A series of free Evolution Week events at the Natural History Museum
Saturday 5 to Saturday 12 February 2005
Webcast live at www.nhm.ac.uk/darwincentre/live
Charles Darwin and Alfred Russel Wallace proposed the theory of evolution
by natural selection, nearly 150 years ago, they changed the way we see
the world around us forever. Join a week of free events celebrating the
discovery that explains the relationship between every organism on the
planet, exploring what it means to modern science and building up to Charles
Darwin’s birthday celebrations on 12 February.
What is Evolution?
Saturday 5 February, 12.00 and 14.30
Darwin’s theory of evolution by natural selection changed the world,
from medicine and technology to the way we look at the history of life
and our origins. Join an exploration of the theory and discover why it’s
so much more than just the ‘survival of the fittest’.
Are We Still
Sunday 6 February, 12.00 and 14.30
Darwin’s theory paints a picture of a changing world, with species
continually mutating, diverging and evolving. But in the modern world,
with medical developments from in-vitro fertilisation to long-term care,
and a social jungle very different from the ’ancestral environment‘,
have we moved beyond evolution? Or is major mutation and speciation still
possible? Join an investigation into our possible future – or futures.
Monday 7 February, 14.30
Many people credit ‘Darwin’s finches’, from the Galapagos
Islands, as the inspiration behind his theory of natural selection, but
they never actually featured in his book On the Origins of Species. Discover
why the humble pigeon is the real avian hero of evolution.
in the Virtual World
Tuesday 8 February, 14.30
Natural selection doesn’t only happen in nature. Discover how computer
simulations are helping scientists and designers create better machines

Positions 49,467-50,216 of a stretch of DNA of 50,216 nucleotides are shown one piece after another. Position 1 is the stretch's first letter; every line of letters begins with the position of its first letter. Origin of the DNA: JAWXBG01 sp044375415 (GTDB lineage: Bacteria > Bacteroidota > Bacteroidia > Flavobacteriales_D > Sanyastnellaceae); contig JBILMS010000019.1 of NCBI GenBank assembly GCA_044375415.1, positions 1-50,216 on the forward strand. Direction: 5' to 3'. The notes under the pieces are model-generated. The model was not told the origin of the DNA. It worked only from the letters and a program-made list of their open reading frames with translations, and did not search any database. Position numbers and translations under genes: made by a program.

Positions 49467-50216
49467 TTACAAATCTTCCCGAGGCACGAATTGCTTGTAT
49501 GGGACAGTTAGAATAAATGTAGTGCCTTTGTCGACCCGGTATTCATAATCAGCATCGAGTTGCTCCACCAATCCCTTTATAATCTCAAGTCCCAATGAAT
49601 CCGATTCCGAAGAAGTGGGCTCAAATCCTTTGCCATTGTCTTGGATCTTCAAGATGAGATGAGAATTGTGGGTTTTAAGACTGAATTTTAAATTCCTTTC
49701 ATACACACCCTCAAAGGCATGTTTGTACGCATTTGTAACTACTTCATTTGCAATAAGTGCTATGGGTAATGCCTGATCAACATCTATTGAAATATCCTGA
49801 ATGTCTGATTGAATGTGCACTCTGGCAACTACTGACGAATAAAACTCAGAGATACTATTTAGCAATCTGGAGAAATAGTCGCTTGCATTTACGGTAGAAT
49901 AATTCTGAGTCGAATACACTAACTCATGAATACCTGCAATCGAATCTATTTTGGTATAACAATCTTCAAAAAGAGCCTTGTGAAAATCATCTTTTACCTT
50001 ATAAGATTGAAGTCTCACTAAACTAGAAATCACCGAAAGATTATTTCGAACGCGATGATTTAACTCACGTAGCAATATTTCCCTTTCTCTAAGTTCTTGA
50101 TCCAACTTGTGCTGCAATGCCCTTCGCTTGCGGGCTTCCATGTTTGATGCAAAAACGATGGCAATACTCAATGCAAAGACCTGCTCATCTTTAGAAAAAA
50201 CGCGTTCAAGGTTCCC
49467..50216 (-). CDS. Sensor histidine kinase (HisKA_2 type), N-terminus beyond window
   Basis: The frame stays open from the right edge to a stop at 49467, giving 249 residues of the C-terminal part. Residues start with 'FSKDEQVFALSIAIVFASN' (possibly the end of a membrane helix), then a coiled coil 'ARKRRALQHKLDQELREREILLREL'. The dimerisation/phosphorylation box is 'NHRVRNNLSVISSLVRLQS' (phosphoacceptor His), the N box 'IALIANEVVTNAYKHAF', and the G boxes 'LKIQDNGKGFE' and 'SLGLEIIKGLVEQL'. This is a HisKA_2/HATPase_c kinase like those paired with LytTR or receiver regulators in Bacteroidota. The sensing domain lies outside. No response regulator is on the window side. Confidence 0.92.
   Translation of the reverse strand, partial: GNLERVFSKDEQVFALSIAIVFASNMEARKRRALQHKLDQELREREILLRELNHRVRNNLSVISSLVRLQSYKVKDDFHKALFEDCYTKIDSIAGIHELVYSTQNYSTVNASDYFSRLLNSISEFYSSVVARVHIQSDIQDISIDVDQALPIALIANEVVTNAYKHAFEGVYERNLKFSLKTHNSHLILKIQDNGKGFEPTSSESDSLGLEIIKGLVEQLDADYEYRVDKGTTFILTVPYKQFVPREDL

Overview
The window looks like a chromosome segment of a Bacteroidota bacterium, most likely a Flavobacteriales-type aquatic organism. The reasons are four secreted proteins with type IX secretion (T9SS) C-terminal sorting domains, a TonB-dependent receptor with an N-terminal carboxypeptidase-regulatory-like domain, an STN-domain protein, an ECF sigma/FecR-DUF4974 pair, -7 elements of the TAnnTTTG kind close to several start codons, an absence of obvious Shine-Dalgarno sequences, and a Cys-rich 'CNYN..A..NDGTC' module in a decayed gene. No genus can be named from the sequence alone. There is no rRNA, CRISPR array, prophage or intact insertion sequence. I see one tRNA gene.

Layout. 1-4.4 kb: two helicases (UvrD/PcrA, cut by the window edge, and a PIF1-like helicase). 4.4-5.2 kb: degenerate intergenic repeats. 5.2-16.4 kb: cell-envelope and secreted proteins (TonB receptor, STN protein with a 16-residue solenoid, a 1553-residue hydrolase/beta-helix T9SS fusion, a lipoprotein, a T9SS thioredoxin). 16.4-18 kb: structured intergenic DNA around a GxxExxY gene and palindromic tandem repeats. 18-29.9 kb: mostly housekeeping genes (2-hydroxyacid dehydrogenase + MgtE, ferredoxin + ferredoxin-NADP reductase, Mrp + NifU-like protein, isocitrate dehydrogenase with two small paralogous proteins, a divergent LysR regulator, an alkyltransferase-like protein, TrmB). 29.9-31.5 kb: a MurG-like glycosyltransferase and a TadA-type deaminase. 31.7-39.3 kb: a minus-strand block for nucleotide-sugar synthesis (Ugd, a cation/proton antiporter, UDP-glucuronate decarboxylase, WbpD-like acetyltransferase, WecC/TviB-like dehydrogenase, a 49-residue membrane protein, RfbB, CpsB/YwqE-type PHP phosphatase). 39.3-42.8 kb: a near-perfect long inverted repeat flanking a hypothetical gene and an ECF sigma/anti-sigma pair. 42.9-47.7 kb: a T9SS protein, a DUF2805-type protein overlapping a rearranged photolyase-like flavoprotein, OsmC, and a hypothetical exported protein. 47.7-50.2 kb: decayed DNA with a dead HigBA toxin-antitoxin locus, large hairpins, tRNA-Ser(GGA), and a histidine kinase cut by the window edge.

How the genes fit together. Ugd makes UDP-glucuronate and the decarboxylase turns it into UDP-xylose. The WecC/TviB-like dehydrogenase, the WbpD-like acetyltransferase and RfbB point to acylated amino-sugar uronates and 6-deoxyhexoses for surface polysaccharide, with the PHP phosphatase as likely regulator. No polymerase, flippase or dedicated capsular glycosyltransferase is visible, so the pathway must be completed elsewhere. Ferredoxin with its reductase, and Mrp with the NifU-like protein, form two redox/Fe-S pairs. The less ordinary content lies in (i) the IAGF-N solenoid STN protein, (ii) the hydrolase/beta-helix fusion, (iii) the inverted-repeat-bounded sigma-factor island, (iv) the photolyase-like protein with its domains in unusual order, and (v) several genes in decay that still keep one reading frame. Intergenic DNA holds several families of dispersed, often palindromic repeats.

and even living organisms and what they may be able to tell us about how
Wednesday 9 February, 14.30
Natural selection happens in the wild, but part of Darwin’s inspiration
came from the thousands of years humans have been artificially selecting
domestic animals. Join Nick Waters of the annual dog show Crufts for an
exploration of the hidden and very visible effects human intervention
has had on dogs.
in Action – Modern Birds
Thursday 10 February, 14.30
Evolution is a slow process – part of what made it so hard for Darwin
to prove. But is it possible to observe evolution action? Join Oxford
professor Ben Sherman to glimpse an instant in evolutionary time.
Man of Indonesia
Friday 11 February, 14.30
The recent discovery of a three-foot-high primate in Indonesia has been
hailed as one of the most surprising developments in the study of our
species. But what do the findings tell us about us and our history? Join
an exploration of the ‘hobbit' and what its discovery means to evolutionists.
Saturday 12 February, 12.00 to 17.00
Join a fun and informative celebration of Charles Darwin’s birthday.
Events include an interactive introduction to Darwin’s theory and
a panel discussion on the influence of Darwin’s theory on science
and culture. There’ll also be short talks on the recent discovery
of the Indonesian 'hobbit' fossils, the 'new synthesis' between science
and genetics, and the truth behind the tale of how the leopard got his
Live in the GlaxoSmithKline Studio at the Natural History Museum is a
free programme of informal events where visitors can talk to scientists,
hear more about their work at the Museum and around the world and see
the fascinating specimens they work with. For further information, please
contact the Natural History Museum by calling 020 7942 5000 or visit www.nhm.ac.uk/darwincentre/live.
- Ends -
Dates: Saturday 5 to Saturday 12 February 2005
Venue: Darwin Centre at the Natural History Museum, Cromwell Road, London
Visitor enquiries: 020 7942 5000 Monday–Friday, 020 7942 5011 Saturday